Workers’ Compensation Premium Fraud is very real. Over the years, patters have developed that can help claims handlers discover the “red flags” that are common in workers’ compensation premium fraud. Here is a list of 10 “red flags” that should raise suspicions and trigger an investigation.
- Monday morning report of injury
The alleged injury occurs first thing on Monday morning, or the injury occurs late on Friday afternoon but is not reported until Monday.
- Employment change
The reported accident occurs immediately before or after a strike, job termination, layoff, end of a big project, or the conclusion of seasonal work.
- Suspicious providers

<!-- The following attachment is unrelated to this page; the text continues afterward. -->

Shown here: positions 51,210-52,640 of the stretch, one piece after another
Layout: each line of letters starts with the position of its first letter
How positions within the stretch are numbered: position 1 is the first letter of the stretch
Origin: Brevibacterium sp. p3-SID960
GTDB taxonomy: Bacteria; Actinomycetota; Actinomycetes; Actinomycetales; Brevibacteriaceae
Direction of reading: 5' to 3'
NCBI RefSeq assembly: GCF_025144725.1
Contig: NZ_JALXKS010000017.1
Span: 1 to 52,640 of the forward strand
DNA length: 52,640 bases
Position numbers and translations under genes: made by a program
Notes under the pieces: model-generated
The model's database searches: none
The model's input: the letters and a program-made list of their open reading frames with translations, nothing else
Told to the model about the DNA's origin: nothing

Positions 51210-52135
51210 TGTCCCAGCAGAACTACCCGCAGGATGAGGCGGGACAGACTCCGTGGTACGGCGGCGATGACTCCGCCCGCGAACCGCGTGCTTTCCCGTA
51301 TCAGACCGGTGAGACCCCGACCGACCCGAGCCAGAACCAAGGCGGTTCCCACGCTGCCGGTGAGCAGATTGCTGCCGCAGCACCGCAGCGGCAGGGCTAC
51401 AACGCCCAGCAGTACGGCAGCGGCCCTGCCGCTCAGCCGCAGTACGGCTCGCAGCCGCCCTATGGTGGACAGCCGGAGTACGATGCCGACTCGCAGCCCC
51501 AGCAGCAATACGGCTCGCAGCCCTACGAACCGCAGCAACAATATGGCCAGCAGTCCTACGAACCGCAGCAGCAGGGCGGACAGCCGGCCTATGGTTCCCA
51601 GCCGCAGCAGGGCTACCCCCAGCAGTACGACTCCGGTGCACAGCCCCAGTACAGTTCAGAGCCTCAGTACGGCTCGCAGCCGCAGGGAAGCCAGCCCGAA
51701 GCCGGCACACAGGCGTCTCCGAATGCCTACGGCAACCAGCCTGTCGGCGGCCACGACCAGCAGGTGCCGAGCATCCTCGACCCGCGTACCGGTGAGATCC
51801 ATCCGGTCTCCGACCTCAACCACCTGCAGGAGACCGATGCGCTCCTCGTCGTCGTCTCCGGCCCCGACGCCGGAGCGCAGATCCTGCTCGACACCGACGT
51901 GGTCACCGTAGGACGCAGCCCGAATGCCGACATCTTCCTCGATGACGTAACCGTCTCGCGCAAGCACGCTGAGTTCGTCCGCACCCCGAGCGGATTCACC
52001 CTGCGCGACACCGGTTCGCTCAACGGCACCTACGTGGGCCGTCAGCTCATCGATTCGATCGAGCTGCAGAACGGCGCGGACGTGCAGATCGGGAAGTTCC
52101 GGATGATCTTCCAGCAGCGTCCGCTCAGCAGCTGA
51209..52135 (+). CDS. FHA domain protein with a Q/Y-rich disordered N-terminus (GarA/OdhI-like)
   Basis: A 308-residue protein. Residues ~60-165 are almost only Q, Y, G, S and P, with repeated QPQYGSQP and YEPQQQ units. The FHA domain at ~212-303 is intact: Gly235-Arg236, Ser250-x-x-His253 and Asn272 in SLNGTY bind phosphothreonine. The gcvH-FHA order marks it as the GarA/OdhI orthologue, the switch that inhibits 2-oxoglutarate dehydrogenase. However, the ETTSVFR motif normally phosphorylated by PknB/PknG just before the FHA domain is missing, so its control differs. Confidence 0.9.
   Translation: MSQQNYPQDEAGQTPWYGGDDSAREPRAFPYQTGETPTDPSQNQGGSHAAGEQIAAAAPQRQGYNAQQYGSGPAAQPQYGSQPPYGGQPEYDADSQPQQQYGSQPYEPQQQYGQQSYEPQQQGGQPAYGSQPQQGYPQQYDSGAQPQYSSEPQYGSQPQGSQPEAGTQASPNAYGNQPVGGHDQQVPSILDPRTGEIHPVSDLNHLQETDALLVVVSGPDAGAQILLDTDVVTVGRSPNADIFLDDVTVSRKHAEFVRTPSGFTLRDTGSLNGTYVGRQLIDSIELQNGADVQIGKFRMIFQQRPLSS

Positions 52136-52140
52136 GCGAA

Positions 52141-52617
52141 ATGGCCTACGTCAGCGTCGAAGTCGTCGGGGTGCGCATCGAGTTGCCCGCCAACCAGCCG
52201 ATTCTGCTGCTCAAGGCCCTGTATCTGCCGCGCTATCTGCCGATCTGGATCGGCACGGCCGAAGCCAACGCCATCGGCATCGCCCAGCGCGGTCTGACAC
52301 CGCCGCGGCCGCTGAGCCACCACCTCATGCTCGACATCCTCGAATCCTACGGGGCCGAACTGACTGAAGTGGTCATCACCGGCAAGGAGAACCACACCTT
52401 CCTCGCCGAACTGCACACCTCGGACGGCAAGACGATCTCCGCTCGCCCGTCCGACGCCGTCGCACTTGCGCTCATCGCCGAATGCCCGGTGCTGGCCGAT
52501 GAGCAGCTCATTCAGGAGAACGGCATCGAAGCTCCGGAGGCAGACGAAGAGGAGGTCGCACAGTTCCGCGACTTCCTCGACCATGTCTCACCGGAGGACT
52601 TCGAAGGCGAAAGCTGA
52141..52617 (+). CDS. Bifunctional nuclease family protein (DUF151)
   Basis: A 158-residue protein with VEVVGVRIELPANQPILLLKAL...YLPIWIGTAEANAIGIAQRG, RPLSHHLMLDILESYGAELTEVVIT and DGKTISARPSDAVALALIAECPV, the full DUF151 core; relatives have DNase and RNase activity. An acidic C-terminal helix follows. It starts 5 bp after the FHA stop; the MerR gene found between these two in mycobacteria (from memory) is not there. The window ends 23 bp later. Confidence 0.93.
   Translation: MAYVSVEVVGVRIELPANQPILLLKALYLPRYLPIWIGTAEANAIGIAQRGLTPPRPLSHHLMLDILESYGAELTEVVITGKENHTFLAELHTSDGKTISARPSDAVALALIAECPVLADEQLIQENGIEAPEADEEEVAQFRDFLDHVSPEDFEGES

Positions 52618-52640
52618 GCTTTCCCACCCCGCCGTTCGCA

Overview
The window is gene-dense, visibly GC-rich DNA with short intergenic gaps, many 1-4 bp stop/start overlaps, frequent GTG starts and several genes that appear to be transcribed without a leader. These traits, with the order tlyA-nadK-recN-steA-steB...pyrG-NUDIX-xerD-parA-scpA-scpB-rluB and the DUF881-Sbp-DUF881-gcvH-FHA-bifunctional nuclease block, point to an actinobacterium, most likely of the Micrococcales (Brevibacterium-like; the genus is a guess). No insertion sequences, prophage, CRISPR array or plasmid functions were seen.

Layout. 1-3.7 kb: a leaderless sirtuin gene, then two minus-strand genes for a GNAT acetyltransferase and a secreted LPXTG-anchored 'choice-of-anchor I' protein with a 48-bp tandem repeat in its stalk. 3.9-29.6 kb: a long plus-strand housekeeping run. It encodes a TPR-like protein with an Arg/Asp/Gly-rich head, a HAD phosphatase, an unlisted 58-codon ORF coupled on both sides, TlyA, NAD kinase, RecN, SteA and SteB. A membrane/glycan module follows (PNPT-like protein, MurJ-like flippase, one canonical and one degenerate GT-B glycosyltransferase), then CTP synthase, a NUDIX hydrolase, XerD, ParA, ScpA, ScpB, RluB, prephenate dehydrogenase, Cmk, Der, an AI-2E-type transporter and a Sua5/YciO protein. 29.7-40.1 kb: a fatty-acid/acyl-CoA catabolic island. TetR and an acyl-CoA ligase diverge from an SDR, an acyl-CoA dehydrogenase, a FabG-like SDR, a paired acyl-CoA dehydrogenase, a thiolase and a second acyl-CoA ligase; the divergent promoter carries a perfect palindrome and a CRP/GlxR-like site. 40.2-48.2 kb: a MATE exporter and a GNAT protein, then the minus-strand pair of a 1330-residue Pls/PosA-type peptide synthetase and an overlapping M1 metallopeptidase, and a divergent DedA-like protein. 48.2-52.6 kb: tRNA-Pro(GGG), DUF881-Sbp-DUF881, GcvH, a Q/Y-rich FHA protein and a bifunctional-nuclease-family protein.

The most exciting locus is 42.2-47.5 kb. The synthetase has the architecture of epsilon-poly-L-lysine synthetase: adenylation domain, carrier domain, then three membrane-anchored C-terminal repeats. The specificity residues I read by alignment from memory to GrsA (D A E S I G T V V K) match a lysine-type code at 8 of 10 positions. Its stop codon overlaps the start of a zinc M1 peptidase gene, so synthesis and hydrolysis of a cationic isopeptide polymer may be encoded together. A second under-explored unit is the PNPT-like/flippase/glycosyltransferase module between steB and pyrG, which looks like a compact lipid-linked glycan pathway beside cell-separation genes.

An employee’s medical providers or legal consultants have a history of handling suspicious claims, or the same doctors and lawyers are used by groups of claimants.
- No witnesses
There are no witnesses to the accident and the employee’s own description does not logically support the cause of the injury.
- Conflicting descriptions
The employee’s description of the accident conflicts with the medical history or injury report.
- History of claims
The claimant has a history of a number of suspicious of litigated claims.
- Treatment is refused
The claimant refuses a diagnostic procedure to confirm the nature or extent of an injury.
- Late reporting
The employee delays reporting the claim without a reasonable explanation.
- Claimant is hard to reach
The allegedly disabled claimant is hard to reach at home.
The claimant has a history of frequently changing physicians, addresses or jobs.